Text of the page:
I recently watched the brilliant Margaret Heffernan’s Ted Talk: Forget the pecking order at work. Margaret talks eloquently about the value and productivity benefits of social capital – the bonds between colleagues at work. She posits that it’s not just the people you hire, it’s the bonds of trust and loyalty between them that lead to great things. “It’s not the bricks, it’s the mortar.”
Margaret’s talk was all about high performing teams versus high performing individuals. And the counter-intuitive research which shows that it is not singularly high IQ, or combined high IQ in teams which predicates great performance; it is levels of empathy and social interaction.
Of course, Gallup recognises this with the key employee engagement marker when it asks: “Do you have a best friend at work”? But watching the TED Talk gave me a chill. Have I been thinking about employee engagement wrong for all these years? That footnote to engagement – having good mates at work – is that the secret sauce which leads to productivity, success and so engagement? (Because while we’re talking about pecking order, we can touch on the chicken and egg scenario which is what comes first: performance success or engagement?).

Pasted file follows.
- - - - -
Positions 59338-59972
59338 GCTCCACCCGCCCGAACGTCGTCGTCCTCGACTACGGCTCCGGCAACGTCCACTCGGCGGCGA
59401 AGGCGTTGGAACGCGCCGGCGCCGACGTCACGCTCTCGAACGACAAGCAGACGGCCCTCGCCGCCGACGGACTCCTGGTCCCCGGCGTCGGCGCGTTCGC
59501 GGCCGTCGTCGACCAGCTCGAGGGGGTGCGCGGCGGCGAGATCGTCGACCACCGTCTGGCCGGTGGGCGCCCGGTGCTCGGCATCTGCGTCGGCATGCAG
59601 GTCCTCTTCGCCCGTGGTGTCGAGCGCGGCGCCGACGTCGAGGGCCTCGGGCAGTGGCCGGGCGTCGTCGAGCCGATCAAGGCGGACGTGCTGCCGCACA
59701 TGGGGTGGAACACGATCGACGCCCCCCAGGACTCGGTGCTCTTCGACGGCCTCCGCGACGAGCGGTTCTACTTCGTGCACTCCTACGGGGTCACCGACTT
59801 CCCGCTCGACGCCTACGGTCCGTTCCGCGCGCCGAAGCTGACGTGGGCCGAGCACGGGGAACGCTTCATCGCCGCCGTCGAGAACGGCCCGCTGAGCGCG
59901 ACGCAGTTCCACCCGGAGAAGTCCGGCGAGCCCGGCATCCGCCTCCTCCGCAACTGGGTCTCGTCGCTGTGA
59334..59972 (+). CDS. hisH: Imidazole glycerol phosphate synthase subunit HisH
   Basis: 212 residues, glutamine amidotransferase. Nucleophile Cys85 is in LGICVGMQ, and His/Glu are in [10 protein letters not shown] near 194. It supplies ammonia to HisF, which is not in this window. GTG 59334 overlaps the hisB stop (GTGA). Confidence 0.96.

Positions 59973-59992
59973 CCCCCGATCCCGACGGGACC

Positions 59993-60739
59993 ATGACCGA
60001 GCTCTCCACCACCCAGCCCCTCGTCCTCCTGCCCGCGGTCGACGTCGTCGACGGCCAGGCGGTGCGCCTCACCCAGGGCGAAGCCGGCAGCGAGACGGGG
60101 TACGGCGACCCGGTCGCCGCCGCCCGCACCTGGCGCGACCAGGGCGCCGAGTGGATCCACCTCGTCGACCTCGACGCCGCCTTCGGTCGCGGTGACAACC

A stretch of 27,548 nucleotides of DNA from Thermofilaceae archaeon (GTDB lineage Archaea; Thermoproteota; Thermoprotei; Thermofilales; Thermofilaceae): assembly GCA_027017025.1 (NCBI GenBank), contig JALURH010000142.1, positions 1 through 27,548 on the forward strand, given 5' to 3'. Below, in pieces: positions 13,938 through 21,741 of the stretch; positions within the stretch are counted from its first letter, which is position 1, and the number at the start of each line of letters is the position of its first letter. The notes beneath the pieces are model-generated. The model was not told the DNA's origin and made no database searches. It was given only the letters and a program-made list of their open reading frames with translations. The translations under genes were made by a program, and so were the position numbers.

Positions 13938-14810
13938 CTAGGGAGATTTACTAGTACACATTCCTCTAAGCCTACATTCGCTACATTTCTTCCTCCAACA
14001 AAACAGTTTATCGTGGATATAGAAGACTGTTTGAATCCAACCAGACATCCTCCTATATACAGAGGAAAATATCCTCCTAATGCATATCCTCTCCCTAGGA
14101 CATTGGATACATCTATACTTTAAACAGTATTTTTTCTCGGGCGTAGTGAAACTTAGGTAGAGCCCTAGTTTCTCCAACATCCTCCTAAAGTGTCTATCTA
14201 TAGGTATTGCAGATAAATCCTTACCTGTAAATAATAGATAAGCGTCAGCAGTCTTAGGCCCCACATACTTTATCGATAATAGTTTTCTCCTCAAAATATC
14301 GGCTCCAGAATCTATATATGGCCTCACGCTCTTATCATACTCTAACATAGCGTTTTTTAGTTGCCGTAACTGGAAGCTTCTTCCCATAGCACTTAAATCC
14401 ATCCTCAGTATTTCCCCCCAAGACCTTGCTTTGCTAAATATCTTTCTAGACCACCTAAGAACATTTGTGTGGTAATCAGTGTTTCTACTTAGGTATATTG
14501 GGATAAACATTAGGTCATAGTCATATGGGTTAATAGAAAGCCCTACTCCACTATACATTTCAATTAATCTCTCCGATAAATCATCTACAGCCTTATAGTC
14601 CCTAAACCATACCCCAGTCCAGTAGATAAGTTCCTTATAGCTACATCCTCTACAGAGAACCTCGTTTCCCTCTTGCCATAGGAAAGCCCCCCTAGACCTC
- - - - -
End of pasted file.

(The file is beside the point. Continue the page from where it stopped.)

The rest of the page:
Perhaps it is as simple as giving people the space – and time – to get to know one another around the table football, over beers, at summer BBQs; building success one shared joke at a time. And a clear tone from the top that this time isn’t wasted time – it’s actively contributing to the success of the business.
And then another thought struck me; if great work is inherently social, and sociability is the bedrock of great work – what does this mean for the rise in remote working? Is this a contributory factor to the continued woes in UK productivity? And when you’ve got a great set of mates at work, and you are asked to start hot-desking, or working from home a couple of days a week – does this dramatically reduce the social capital, or does it – over time – increase it? Does it allow for people to expand their social circle and allow for richer work in the long-term?
I’m still discovering the answers to this conundrum every day, and this brilliant talk made me stop and think differently about employee engagement yet again. It reminded me again of the ingredients we need for a thriving culture where people are engaged.